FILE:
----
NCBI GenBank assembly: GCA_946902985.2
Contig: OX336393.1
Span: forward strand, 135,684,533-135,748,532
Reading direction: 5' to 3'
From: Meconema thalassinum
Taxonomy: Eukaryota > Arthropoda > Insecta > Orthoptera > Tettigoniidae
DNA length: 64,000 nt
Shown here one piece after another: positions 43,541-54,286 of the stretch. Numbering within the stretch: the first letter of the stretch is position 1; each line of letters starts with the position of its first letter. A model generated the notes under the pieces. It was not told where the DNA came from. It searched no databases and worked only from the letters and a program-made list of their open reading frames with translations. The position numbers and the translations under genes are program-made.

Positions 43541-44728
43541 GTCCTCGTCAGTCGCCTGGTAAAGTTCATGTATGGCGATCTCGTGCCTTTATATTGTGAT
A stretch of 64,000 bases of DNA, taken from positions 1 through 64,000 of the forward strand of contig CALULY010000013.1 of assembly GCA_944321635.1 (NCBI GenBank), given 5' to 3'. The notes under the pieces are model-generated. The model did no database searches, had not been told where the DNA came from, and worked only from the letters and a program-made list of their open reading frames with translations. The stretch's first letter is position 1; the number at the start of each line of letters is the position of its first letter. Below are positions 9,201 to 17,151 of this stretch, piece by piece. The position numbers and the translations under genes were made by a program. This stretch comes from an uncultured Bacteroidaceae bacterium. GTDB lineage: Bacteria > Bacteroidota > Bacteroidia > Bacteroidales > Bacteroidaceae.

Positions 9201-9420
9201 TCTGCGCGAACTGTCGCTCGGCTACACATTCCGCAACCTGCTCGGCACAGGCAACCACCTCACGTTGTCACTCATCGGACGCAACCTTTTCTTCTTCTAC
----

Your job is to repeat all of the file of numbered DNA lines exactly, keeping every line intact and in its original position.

NCBI GenBank assembly: GCA_946902985.2
Contig: OX336393.1
Span: forward strand, 135,684,533-135,748,532
Reading direction: 5' to 3'
From: Meconema thalassinum
Taxonomy: Eukaryota > Arthropoda > Insecta > Orthoptera > Tettigoniidae
DNA length: 64,000 nt
Shown here one piece after another: positions 43,541-54,286 of the stretch. Numbering within the stretch: the first letter of the stretch is position 1; each line of letters starts with the position of its first letter. A model generated the notes under the pieces. It was not told where the DNA came from. It searched no databases and worked only from the letters and a program-made list of their open reading frames with translations. The position numbers and the translations under genes are program-made.

Positions 43541-44728
43541 GTCCTCGTCAGTCGCCTGGTAAAGTTCATGTATGGCGATCTCGTGCCTTTATATTGTGAT
A stretch of 64,000 bases of DNA, taken from positions 1 through 64,000 of the forward strand of contig CALULY010000013.1 of assembly GCA_944321635.1 (NCBI GenBank), given 5' to 3'. The notes under the pieces are model-generated. The model did no database searches, had not been told where the DNA came from, and worked only from the letters and a program-made list of their open reading frames with translations. The stretch's first letter is position 1; the number at the start of each line of letters is the position of its first letter. Below are positions 9,201 to 17,151 of this stretch, piece by piece. The position numbers and the translations under genes were made by a program. This stretch comes from an uncultured Bacteroidaceae bacterium. GTDB lineage: Bacteria > Bacteroidota > Bacteroidia > Bacteroidales > Bacteroidaceae.

Positions 9201-9420
9201 TCTGCGCGAACTGTCGCTCGGCTACACATTCCGCAACCTGCTCGGCACAGGCAACCACCTCACGTTGTCACTCATCGGACGCAACCTTTTCTTCTTCTAC